• The storage subsystem(s) 914 and memory subsystems (906 and 918) serve as computer readable media for volatile and non-volatile storage of data, data structures, computer-executable instructions, and so forth. Computer readable media can be any available media that can be accessed by the computer 902 and includes volatile and non-volatile media, removable and non-removable media. For the computer 902, the media accommodate the storage of data in any suitable digital format. It should be appreciated by those skilled in the art that other types of computer readable media can be employed such as zip drives, magnetic tape, flash memory cards, cartridges, and the like, for storing computer executable instructions for performing the novel methods of the disclosed architecture.
  • A user can interact with the computer 902, programs, and data using external user input devices 928 such as a keyboard and a mouse. Other external user input devices 928 can include a microphone, an IR (infrared) remote control, a joystick, a game pad, camera recognition systems, a stylus pen, touch screen, gesture systems (e.g., eye movement, head movement, etc.), and/or the like. The user can interact with the computer 902, programs, and data using onboard user input devices 930 such a touchpad, microphone, keyboard, etc., where the computer 902 is a portable computer, for example. These and other input devices are connected to the processing unit(s) 904 through input/output (I/O) device interface(s) 932 via the system bus 908, but can be connected by other interfaces such as a parallel port, IEEE 1394 serial port, a game port, a USB port, an IR interface, etc. The I/O device interface(s) 932 also facilitate the use of output peripherals 934 such as printers, audio devices, camera devices, and so on, such as a sound card and/or onboard audio processing capability.
  • One or more graphics interface(s) 936 (also commonly referred to as a graphics processing unit (GPU)) provide graphics and video signals between the computer 902 and external display(s) 938 (e.g., LCD, plasma) and/or onboard displays 940 (e.g., for portable computer). The graphics interface(s) 936 can also be manufactured as part of the computer system board.
  • The computer 902 can operate in a networked environment (e.g., IP) using logical connections via a wire/wireless communications subsystem 942 to one or more networks and/or other computers. The other computers can include workstations, servers, routers, personal computers, microprocessor-based entertainment appliance, a peer device or other common network node, and typically include many or all of the elements described relative to the computer 902. The logical connections can include wire/wireless connectivity to a local area network (LAN), a wide area network (WAN), hotspot, and so on. LAN and WAN networking environments are commonplace in offices and companies and facilitate enterprise-wide computer networks, such as intranets, all of which may connect to a global communications network such as the Internet.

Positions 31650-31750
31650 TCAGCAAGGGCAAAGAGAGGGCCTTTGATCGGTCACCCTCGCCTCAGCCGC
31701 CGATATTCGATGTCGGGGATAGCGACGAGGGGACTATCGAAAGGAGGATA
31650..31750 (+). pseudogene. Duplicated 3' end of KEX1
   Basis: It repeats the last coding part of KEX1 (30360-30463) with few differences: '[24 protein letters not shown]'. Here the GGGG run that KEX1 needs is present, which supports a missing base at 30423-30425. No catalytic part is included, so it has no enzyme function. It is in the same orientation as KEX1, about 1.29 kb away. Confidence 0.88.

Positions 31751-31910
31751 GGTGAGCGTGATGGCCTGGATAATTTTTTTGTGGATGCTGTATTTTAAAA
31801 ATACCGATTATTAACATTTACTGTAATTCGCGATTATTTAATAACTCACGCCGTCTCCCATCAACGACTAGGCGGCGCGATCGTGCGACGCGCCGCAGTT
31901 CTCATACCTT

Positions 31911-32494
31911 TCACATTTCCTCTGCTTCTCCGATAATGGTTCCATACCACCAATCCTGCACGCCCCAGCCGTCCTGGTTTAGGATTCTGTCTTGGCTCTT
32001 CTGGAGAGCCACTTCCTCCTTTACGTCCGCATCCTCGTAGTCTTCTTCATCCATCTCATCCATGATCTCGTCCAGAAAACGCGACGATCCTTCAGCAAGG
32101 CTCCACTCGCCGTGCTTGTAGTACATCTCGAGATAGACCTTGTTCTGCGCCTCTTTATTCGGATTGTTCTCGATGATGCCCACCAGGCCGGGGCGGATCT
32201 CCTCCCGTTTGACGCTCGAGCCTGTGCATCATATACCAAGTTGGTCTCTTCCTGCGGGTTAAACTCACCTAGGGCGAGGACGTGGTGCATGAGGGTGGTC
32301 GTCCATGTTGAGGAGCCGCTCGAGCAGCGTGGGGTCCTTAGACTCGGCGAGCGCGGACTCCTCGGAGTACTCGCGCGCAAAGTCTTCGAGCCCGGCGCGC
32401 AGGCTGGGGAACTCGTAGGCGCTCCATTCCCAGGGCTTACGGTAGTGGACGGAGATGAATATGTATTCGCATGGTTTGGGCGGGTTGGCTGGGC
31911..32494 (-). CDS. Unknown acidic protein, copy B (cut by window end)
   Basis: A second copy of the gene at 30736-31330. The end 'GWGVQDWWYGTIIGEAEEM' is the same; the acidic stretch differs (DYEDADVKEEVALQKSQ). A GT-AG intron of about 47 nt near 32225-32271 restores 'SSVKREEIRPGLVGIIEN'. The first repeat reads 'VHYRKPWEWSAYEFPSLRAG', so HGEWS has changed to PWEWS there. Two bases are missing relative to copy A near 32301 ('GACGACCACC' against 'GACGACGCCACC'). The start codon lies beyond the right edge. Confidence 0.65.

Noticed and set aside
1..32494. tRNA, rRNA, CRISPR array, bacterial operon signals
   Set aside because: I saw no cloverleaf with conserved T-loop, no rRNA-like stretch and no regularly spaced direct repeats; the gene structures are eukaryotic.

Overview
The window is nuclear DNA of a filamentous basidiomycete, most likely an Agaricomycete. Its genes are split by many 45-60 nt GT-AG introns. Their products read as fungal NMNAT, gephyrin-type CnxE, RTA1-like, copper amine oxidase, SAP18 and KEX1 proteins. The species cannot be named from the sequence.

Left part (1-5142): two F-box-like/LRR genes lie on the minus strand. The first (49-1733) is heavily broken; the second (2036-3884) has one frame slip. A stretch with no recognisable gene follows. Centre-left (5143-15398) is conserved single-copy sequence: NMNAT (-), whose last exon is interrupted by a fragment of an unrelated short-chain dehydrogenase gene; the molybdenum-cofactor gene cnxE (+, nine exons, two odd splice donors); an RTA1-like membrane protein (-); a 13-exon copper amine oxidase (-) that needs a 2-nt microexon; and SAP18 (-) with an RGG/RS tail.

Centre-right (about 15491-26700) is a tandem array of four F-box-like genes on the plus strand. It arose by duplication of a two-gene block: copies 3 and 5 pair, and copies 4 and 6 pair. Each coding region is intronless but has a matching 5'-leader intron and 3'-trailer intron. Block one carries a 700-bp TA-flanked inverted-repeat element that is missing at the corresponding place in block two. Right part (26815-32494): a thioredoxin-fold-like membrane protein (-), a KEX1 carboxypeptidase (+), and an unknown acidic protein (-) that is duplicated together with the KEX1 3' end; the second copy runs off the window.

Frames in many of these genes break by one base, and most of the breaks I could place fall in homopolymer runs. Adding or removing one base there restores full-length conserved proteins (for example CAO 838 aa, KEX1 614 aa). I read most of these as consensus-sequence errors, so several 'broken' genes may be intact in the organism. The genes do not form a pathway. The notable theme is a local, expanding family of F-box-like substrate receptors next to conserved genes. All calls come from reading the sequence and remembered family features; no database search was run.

• When used in a networking environment the computer 902 connects to the network via a wire/wireless communication subsystem 942 (e.g., a network interface adapter, onboard transceiver subsystem, etc.) to communicate with wire/wireless networks, wire/wireless printers, wire/wireless input devices 944, and so on. The computer 902 can include a modem or has other means for establishing communications over the network. In a networked environment, programs and data relative to the computer 902 can be stored in the remote memory/storage device, as is associated with a distributed system. It will be appreciated that the network connections shown are exemplary and other means of establishing a communications link between the computers can be used.
  • The computer 902 is operable to communicate with wire/wireless devices or entities using the radio technologies such as the IEEE 802.xx family of standards, such as wireless devices operatively disposed in wireless communication (e.g., IEEE 802.11 over-the-air modulation techniques) with, for example, a printer, scanner, desktop and/or portable computer, personal digital assistant (PDA), communications satellite, any piece of equipment or location associated with a wirelessly detectable tag (e.g., a kiosk, news stand, restroom), and telephone. This includes at least Wi-Fi (or Wireless Fidelity) for hotspots, WiMax, and Bluetooth™ wireless technologies. Thus, the communications can be a predefined structure as with a conventional network or simply an ad hoc communication between at least two devices. Wi-Fi networks use radio technologies called IEEE 802.11x (a, b, g, etc.) to provide secure, reliable, fast wireless connectivity. A Wi-Fi network can be used to connect computers to each other, to the Internet, and to wire networks (which use IEEE 802.3-related media and functions).
  • Referring now to FIG. 10, there is illustrated a schematic block diagram of a computing environment 1000 that supports a vertical industrial solution on a performance management platform. The environment 1000 includes one or more client(s) 1002. The client(s) 1002 can be hardware and/or software (e.g., threads, processes, computing devices). The client(s) 1002 can house cookie(s) and/or associated contextual information, for example.
  • The environment 1000 also includes one or more server(s) 1004. The server(s) 1004 can also be hardware and/or software (e.g., threads, processes, computing devices). The servers 1004 can house threads to perform transformations by employing the architecture, for example. One possible communication between a client 1002 and a server 1004 can be in the form of a data packet adapted to be transmitted between two or more computer processes. The data packet may include a cookie and/or associated contextual information, for example. The environment 1000 includes a communication framework 1006 (e.g., a global communication network such as the Internet) that can be employed to facilitate communications between the client(s) 1002 and the server(s) 1004.